Victoria Square. 16 Feb 2018
The white tents and food stands don't look too prepossessing from the Victoria Square outside. The magic is within.
Grounded is a concept playground - a pop-up Fringe precinct "for kids and their adults”.
It is called “Grounded” because it puts one in touch with the ground. Bare feet on the grass are most acceptable.
There is a strong Aboriginal element to which end Vic Square should be recognised as Tarntanyangga, the dreaming place of the red kangaroo.
Grounded opened on Friday night with the Lord Mayor, Martin Haese and Grounded guru, David Sefton, formerly director of the Adelaide Festival, and a formal smoking and Welcome To Country ceremony which included the most utterly beautiful Of Desert and Sea Dance from Kurruru.
Grounded has a full program of its own throughout the Fringe. It includes a Supermassive Music Festival featuring Sara Blasko, HeapsGood Friends, Solli Raphael, DJ Trip and others.
On February 24 it presents a special outdoor screening of Windmill’s wonderful Girl Asleep and an intriguing Megaphone Project with red megaphones. It also features a bar and shaded places to sit for the grownups, food stands from Central Market and art installations.
Most importantly of all from this critic’s perspective, there are performances in the tents. One is puppet theatre. The other was launched on opening night - Saltbush - Children’s Cheering Carpet.
This is the jewel in the crown.
This is the must-see for children.
It is not just about seeing. It is immersive and interactive. It is earthy. It is ethereal. It is joyful. It is Indigenous. It is universal.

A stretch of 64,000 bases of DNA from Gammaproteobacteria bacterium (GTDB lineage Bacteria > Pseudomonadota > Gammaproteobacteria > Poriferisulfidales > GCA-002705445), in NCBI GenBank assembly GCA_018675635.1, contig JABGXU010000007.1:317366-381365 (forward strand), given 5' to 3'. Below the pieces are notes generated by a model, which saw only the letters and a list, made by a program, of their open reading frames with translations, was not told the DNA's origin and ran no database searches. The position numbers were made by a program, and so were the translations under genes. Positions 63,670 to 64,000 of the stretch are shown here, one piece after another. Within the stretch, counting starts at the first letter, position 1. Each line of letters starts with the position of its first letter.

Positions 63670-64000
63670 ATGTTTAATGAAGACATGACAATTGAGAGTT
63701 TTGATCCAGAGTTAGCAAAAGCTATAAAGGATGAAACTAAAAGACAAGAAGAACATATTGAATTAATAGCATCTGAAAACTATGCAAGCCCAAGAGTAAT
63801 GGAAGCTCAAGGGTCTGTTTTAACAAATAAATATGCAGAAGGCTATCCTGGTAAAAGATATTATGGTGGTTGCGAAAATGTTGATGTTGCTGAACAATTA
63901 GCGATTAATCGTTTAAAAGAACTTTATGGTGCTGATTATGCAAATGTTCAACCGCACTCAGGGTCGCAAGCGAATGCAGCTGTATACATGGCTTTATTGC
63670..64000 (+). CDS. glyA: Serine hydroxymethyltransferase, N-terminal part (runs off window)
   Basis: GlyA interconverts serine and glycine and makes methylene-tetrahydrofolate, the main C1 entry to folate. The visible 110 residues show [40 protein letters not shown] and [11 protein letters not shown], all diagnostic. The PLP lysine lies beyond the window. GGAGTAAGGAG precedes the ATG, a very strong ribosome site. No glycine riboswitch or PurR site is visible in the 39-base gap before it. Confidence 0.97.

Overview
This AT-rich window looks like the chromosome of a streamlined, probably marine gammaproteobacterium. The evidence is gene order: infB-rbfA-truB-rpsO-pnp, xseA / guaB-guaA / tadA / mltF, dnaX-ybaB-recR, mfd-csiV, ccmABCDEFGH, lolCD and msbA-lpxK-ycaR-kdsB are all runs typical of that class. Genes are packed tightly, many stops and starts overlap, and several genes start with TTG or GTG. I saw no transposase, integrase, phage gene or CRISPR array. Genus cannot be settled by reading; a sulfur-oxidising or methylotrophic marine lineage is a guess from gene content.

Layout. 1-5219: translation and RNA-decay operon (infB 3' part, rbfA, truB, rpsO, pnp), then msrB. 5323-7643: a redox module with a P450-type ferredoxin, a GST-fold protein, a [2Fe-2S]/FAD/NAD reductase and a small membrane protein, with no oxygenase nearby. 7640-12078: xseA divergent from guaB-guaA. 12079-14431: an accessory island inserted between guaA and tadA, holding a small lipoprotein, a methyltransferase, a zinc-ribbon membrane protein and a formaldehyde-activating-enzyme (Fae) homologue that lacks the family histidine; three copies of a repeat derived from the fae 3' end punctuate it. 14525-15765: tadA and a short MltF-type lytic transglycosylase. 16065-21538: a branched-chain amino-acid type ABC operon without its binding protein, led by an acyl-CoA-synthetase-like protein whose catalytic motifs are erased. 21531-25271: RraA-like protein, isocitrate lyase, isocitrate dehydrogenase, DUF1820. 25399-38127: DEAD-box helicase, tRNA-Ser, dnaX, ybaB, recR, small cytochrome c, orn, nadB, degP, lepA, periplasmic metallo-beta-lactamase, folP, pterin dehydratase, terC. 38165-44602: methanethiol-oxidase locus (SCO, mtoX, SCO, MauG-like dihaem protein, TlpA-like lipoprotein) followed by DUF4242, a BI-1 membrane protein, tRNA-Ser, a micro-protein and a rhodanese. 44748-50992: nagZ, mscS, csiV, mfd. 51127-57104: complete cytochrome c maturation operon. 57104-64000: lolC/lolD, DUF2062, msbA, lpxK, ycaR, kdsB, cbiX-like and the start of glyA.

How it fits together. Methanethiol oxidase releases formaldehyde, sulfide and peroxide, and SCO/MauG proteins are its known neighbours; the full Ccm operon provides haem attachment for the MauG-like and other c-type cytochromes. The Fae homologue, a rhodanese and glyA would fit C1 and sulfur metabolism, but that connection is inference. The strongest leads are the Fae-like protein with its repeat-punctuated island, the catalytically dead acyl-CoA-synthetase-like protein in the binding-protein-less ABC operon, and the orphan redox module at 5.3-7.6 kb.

The Cheering Carpet is an illuminated stage on which a world of nature and mythology is most expertly and imaginatively projected.
This lovely thing is part of a series created through Insite Arts and Compagnia TPO with Aboriginal artists Lou Bennett, Deon Hastie and Delwyn Mannix.
The audience must shed shoes before entering the tent wherein dwells the Carpet.
Seated in the dark on broad tiers, to a soundscape of birds and song, they see the carpet come to life as Aboriginal storyline art. It becomes a river, rippling and running beautifully while two dancers dip and splash in it. It becomes a giant turtle. It becomes the glorious night sky of vivid stars.
Throughout the transformations, the children are invited onto its surface with the dancers to chase the lights, to peck as emus and bound as kangaroos and to shelter beneath the canopy of stars.
Their engagement is total. It is a joy to behold.
Interactive kids’ performance doesn’t get much better than this.
It gets five stars in a Milky Way.
When: 16 to 25 Feb
Where: Tarntanyangga (Victoria Square)
Program details: groundedadelaide.com